MOSCA — Alamosa County staff and officials joined Mosca community members Tuesday evening to celebrate the community’s new sewer system.
The new system has been years in the making and has taken cooperation from various agencies to get to this point.
Those involved in the Mosca Wastewater Infrastructure Improvement Project celebrated with a ribbon cutting and potato dinner at the Mosca Fellowship Hall.
“This really is a day to celebrate,” said Alamosa County Commissioner Helen Sigmond. “This project has come in on time and under budget.”
She said there were a few delivery delays due to Hurricane Harvey, but the project is now completed. “I am proud of the work that’s been done,” she said.
Sigmond said her predecessor on the commission, Marianne Dunne, had made this project a priority, and she had as well.
The commissioners acknowledged project engineer Martin Reynolds, contractor Robins Construction, county staff retired Land Use Administrator Ken VanIwarden, current Land Use Administrator Rachel Baird, County Building Inspector Jinger Tilden and Road and Bridge Supervisor Tim DeHerrera whose department and specifically staff member Les Salazar will maintain and monitor the system.
Commissioner Michael Yohn said this project has been a priority for him since joining the county commissioners. “It took time and it took money and trying to find the money for it,” he said. During that time the county had changes in staff, as well, he said.
“It wasn’t a great big project, but it was just difficult,” Yohn added.
Yohn said he hoped the Mosca community would appreciate this project because it addressed a health concern that the county officials knew had to be addressed. He also thanked the Mosca residents for their patience.
Tilden also thanked the Mosca residents and said she had become close to them during this process. “My heart has exploded knowing you guys,” she said. “I have had a lot of opportunity to get to know you guys, and I am just thankful it all turned out.”
Representatives for some of those who helped fund the project were also present Tuesday night. Tineel Baroz, USDA, said this was a unique project in which USDA and the Department of Local Affairs (DOLA) partnered to provide funding. She talked about some of the other programs under USDA, such as loans and grants for home repairs.
Alamosa County Administrator Gigi Dennis also acknowledged those who were involved in the project and talked about how this was a federal, state and county cooperative project. She acknowledged past and present land use staff who worked on this project and thanked the New family for donating property to build part of the project on.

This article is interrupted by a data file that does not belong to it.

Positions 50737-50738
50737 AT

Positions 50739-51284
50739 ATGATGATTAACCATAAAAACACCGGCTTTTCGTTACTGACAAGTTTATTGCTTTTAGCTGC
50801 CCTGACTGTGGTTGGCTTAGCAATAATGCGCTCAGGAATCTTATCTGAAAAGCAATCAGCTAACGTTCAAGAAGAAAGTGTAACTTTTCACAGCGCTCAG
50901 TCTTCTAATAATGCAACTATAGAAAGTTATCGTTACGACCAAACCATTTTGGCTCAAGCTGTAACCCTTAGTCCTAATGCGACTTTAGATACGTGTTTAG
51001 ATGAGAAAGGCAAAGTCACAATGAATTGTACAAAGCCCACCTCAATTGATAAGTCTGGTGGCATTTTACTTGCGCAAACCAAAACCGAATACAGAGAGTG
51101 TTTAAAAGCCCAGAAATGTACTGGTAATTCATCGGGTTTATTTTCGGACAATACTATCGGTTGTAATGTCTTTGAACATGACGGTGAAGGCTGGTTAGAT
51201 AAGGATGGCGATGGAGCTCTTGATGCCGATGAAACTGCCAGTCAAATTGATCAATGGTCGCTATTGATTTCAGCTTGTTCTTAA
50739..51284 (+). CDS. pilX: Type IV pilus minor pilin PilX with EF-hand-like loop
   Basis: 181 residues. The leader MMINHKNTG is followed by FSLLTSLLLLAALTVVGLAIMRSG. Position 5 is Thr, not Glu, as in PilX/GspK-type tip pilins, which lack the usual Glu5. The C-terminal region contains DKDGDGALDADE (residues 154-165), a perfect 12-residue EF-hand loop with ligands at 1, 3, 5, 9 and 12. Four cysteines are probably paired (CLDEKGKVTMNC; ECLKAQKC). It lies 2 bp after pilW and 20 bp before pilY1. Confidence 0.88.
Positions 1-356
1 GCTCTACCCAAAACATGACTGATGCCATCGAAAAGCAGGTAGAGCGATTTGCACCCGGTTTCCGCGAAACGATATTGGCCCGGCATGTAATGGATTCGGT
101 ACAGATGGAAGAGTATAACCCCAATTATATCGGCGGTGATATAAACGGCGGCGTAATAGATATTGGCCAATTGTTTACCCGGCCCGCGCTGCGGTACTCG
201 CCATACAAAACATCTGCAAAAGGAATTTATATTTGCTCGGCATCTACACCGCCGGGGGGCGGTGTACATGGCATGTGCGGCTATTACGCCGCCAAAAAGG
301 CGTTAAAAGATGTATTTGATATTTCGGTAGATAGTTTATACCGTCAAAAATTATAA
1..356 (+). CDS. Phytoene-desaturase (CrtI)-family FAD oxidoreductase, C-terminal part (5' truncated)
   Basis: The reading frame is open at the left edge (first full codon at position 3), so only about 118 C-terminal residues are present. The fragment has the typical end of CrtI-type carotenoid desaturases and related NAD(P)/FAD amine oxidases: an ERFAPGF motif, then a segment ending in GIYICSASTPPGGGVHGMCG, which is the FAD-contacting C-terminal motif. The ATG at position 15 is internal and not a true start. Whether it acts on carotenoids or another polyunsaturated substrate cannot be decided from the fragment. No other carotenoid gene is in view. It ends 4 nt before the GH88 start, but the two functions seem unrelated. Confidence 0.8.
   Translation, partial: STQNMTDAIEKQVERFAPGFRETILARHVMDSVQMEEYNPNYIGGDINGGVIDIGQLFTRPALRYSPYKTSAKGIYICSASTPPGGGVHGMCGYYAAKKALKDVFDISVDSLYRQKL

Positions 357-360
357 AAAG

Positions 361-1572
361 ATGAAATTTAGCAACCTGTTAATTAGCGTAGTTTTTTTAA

Dennis said residents could celebrate because this project means they do not have to put up with odors and sewage backing up.
She said Salazar will take care of the day-to-day operations of the system, which serves 46 taps.
“We really need you all to take a lot of pride in this system,” Dennis told the Mosca residents who were present. “Be conscious what you are throwing down the drain because it’s your system.”
Dennis said residents will pay $40-41 a month and commercial users $75 a month. The county commissioners will officially set the rates during their meeting today.
Dennis said the county cannot shut anyone off, but if they do not pay their sewer bills, the county can put a lien on their taxes.
She added that operating the system will still cost more than the income from monthly payments will generate, so the county will continue subsidizing the system by about $15,000 a year. If the county did not contribute to the continued cost of the system, residents would be paying much more than $40-41 a month, she added.
Commissioner Darius Allen said the problems with the Mosca sewer system (and the county’s ownership of it) came to his attention early on in his 22 years with the county when he received a call from a resident whose septic tank was overflowing, and she was understandably upset. Allen said since that time the county has tried various fixes for the system, and he has received numerous calls when it didn’t.
“I don’t blame them. It’s very frustrating to have a system that doesn’t work,” he said.
With the help of USDA, DOLA and the community, Mosca now has a system that does work, Allen said. The project is complete except for some road patching that cannot be conducted until spring, he added.
Allen recognized county staff who realized this was a health hazard and sought funding to correct the problem.
“I think we have a system now that’s going to last many years,” he said, adding it can accommodate growth in the community if that occurs as well.
He concluded, “We appreciate the residents here hanging in with us.”
Caption: Project partners and community members join Alamosa County officials and staff at the ribbon cutting of the Mosca Wastewater Infrastructure Improvement Project on Tuesday evening./Courier photo by Ruth Heide